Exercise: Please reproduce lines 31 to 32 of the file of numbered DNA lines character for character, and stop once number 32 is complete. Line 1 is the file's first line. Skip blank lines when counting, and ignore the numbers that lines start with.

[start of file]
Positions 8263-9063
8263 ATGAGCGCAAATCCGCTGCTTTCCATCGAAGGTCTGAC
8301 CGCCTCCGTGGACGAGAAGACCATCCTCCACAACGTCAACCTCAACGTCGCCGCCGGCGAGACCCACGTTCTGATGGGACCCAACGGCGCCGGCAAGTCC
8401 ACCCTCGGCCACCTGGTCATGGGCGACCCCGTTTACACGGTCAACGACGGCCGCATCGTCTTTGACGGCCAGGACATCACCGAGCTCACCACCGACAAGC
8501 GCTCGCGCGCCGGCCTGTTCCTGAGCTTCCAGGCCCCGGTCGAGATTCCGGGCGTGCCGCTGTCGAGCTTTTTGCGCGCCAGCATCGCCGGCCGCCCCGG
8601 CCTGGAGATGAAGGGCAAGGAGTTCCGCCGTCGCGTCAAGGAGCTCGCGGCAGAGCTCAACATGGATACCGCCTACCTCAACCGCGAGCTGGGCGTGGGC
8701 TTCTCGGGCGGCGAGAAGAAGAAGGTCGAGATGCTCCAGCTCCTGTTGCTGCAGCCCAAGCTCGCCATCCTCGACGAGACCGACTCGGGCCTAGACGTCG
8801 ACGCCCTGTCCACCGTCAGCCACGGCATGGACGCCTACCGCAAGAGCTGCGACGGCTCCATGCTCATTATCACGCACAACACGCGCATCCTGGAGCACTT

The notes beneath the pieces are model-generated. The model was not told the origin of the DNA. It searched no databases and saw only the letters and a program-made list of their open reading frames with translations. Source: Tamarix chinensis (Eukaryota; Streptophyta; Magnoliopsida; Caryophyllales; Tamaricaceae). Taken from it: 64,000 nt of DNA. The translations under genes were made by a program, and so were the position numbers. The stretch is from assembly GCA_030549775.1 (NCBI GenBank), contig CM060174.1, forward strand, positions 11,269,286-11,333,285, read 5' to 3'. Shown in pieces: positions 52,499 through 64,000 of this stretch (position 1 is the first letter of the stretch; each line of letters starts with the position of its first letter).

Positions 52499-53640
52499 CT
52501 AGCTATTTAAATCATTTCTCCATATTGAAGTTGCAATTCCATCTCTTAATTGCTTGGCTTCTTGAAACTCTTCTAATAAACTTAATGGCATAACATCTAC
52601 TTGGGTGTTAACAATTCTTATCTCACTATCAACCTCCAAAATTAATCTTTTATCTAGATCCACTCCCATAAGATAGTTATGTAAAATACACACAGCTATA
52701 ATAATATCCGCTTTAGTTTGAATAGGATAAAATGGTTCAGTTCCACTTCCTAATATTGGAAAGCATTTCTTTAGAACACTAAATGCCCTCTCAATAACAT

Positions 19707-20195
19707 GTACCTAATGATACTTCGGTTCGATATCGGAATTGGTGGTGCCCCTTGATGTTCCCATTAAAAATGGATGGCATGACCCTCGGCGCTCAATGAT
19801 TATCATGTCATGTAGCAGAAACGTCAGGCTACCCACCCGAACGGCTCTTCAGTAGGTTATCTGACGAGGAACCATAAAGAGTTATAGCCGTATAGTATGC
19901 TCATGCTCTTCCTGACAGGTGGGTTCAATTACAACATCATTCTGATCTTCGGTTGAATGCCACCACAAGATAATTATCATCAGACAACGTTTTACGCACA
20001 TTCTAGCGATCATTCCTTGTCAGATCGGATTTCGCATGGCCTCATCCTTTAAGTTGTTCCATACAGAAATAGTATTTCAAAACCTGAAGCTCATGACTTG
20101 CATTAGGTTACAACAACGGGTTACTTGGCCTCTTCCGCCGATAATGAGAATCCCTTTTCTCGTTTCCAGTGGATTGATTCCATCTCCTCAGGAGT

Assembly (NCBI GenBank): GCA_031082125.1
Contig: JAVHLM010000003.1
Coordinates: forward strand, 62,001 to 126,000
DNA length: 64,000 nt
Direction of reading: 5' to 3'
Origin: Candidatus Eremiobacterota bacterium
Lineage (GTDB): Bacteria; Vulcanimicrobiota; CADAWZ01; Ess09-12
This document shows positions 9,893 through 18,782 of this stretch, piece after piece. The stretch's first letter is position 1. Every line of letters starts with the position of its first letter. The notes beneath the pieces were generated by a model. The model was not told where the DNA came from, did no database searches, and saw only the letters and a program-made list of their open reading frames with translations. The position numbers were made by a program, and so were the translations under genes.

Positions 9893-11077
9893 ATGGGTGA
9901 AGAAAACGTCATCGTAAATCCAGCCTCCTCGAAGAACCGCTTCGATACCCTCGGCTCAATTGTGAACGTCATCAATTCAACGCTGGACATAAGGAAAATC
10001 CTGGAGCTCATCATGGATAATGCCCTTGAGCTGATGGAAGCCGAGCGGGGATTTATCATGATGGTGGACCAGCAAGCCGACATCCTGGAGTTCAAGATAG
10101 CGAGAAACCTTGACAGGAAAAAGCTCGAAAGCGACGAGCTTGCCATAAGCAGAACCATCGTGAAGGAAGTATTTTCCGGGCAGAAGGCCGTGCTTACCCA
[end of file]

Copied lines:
9901 AGAAAACGTCATCGTAAATCCAGCCTCCTCGAAGAACCGCTTCGATACCCTCGGCTCAATTGTGAACGTCATCAATTCAACGCTGGACATAAGGAAAATC
10001 CTGGAGCTCATCATGGATAATGCCCTTGAGCTGATGGAAGCCGAGCGGGGATTTATCATGATGGTGGACCAGCAAGCCGACATCCTGGAGTTCAAGATAG